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Technology Can Be Inflationary!

"Technology is deflationary", they say. But wait, so why is inflation trending higher ever since the Covid Pandemic hit the world? Perhaps, the general consensus about technology being deflationary has a blind spot towards events that are outside the influence of technology. What the pandemic has shown is, how unprepared the world is on these blind spots. There are at-least 5 blind spots that I could see.

Finite-ness Of Non-Renewable Resources

Technology does improve productivity and efficiency in tapping commodities such as fossil-fuels, minerals & metals, lumber. But these commodities are finite. The technological advancement of refining these material makes it cheaper to produce. But the cost of technology to unearth / produce these basic material will go up when the material becomes more and more scarce. During the early years of discovery, it is easier to explore and mine for commodities such as fossil fuels and metals. But once the easy deposits are mined, it becomes more and more difficult to find new reserves. This increases the cost of discovery. To add more complexity, the newer deposits are smaller and has less content per area mined, making it less lucrative and less productive despite improvement in technology. The "Peak Oil" theory explains just that, where the production of oil would peak when the easiest reserves are found and tapped, leading to lesser availability in future, like a bell curve. This is true for every other commodity as well. So scarcity of commodities will ALWAYS overcome the deflationary pressure of technology. Basic materials would continue seeing price inflation punctuated only by supply-demand cycles.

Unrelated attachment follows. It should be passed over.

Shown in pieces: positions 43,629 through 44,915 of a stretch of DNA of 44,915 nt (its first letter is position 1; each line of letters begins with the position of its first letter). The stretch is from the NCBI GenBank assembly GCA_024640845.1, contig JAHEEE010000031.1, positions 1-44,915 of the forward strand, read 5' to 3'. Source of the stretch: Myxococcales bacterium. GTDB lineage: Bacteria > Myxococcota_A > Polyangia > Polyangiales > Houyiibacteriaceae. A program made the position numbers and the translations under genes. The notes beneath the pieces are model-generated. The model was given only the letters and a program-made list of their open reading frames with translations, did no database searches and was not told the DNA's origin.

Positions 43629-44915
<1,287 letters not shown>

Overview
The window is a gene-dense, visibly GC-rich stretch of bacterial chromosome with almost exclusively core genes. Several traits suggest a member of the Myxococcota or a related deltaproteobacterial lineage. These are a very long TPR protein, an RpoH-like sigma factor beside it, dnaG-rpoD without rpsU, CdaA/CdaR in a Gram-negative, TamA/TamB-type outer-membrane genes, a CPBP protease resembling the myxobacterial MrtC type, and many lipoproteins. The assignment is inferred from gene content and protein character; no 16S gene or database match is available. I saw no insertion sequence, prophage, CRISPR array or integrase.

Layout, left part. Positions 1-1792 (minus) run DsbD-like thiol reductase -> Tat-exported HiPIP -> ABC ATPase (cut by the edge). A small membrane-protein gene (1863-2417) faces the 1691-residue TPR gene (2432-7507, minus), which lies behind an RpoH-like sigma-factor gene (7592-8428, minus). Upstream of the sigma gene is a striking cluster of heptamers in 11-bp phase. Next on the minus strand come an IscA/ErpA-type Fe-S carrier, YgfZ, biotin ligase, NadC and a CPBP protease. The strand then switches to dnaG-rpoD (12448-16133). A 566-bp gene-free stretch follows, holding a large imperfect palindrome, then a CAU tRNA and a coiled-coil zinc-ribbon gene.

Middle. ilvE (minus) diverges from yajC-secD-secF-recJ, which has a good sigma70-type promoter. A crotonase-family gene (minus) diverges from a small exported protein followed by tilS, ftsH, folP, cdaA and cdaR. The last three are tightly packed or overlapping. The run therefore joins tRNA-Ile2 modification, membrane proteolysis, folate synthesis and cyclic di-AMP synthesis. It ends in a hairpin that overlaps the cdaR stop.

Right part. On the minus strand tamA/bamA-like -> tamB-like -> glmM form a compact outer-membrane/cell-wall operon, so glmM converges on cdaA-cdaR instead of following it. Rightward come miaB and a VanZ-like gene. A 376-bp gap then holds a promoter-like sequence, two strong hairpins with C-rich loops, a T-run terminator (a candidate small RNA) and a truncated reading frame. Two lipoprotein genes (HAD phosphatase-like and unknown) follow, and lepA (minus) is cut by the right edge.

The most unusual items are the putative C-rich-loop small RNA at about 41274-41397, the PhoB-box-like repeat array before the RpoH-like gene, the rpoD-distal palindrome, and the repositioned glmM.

Push Towards Green Energy

Coming to the current context, the global push towards green energy has worsened the cause of inflation. With countries pushing towards cleaner energy sources such as natural gas, hydro, solar energy etc., too soon, technology is unable to rapidly replace fossil fuels. Manufacturing hubs such as China are facing an energy crisis. But unsupported climatic conditions makes the renewable energy sources unreliable, at-least in the near term. The over dependence on fossil fuel is exposed. 70% of our industries run on fossil fuels. Despite the fast adoption of renewable energy, ever growing energy consumption would always have a shortfall. Depleting fuel reserves and the difficulty in finding new reserves has an upward pressure of fuel prices which in-turn affects every other commodity. Energy is the primary commodity that drives the production of every other commodity and it has a direct impact on goods and services prices. An energy crisis has a spillover effect. Insufficient energy has caused production cuts in every other industry as seen in China currently. This in turn leads to supply chain issues such feeds inflation.

Technological imbalances between services & manufacturing sectors

The positive impact of technology to the services sector is immense. But the inadequate penetration of technology is a cause of concern for the manufacturing sector. This is evident when you see the top companies of the world, all being consumer facing, service providers, like the FAANG. Even the startup revolution seen in India are focusing on the internet-based service sectors and not on the manufacturing sector. Technology has made the demand side of the equation robust. But the supply side is left under prepared. To setup a manufacturing facility or a mining facility is costlier, time consuming and not easy to scale. Yes, technology has improved the efficiency and productivity aspect of the manufacturing sector, but it hasn't addressed the availability of raw materials. Take the semiconductor shortage issue causing production cuts for automobile and electronic appliance manufacturing. Countries are unable to scale semiconductor production as fast as demand is propped up by consumer tech companies. By having easy demand growth but tougher supply growth, technology has only made inflation a reality. This is a major concern for the Western countries, as they haven't developed their manufacturing sectors for decades and are highly dependent on import. Its ironical that an energy crisis in China is impacting supply chains in countries like the US that actually does not face an energy crisis!